This action also contradicts the repeated assurances of Soviet spokesmen, both publicly and privately delivered, that the arms buildup in Cuba would retain its original defensive character, and that the Soviet Union had no need or desire to station strategic missiles. on the territory of any other nation.

The size of this undertaking makes clear that it has been planned for some months. Yet, only last month, after I had made clear the distinction between any introduction of ground-to-ground missiles and the existence of defensive antiaircraft missiles, the Soviet Government publicly stated on September 11 that, and I quote, “the armaments and military equipment sent to Cuba are designed exclusively for defensive purposes,” that there is, and I quote the Soviet Government, “there is no need for the Soviet Government to shift its weapons for a retaliatory blow to any other country, for instance Cuba,” and that, and I quote their government, “the Soviet Union has so powerful rockets to carry these nuclear warheads that there is no need to search for sites for them beyond the boundaries of the Soviet Union.”

That statement was false.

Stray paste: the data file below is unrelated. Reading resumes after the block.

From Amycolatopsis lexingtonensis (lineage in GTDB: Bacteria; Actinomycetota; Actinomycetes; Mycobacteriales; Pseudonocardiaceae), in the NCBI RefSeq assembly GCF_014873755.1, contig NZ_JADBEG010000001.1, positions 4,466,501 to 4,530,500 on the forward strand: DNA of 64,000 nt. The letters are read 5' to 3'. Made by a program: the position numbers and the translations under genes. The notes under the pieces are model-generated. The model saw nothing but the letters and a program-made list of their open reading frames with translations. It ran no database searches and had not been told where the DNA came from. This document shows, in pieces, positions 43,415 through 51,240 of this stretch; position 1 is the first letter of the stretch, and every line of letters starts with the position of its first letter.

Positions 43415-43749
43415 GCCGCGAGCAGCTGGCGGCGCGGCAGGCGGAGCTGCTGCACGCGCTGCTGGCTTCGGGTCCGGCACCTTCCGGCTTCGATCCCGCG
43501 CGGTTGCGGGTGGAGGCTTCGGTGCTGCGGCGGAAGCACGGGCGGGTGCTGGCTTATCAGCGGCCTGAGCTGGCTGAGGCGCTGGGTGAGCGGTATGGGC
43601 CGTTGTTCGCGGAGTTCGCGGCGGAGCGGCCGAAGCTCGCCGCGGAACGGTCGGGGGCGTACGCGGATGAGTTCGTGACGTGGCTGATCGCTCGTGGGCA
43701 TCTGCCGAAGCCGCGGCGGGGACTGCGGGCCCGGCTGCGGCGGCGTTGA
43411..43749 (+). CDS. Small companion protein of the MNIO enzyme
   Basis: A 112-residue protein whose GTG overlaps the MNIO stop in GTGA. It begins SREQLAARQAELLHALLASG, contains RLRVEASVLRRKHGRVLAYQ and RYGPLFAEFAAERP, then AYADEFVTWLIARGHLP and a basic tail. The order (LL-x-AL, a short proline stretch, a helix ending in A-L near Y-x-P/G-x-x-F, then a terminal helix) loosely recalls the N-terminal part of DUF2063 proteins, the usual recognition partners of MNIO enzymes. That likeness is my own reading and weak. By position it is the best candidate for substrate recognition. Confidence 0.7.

There is persuasive rhetoric in this statement, because he must convince the public that the Soviet Union is the aggressor and has lied, thereby positioning the U.S. and its new policy in the right. That understanding will help unite the citizens.

Kennedy also alludes to lessons learned from the preface of World War II and how the U.S. has tried to exercise restraint.

The 1930’s taught us a clear lesson: aggressive conduct, if allowed to go unchecked and unchallenged, ultimately leads to war. This nation is opposed to war. We are also true to our word. Our unswerving objective, therefore, must be to prevent the use of these missiles against this or any other country, and to secure their withdrawal or elimination from the Western Hemisphere.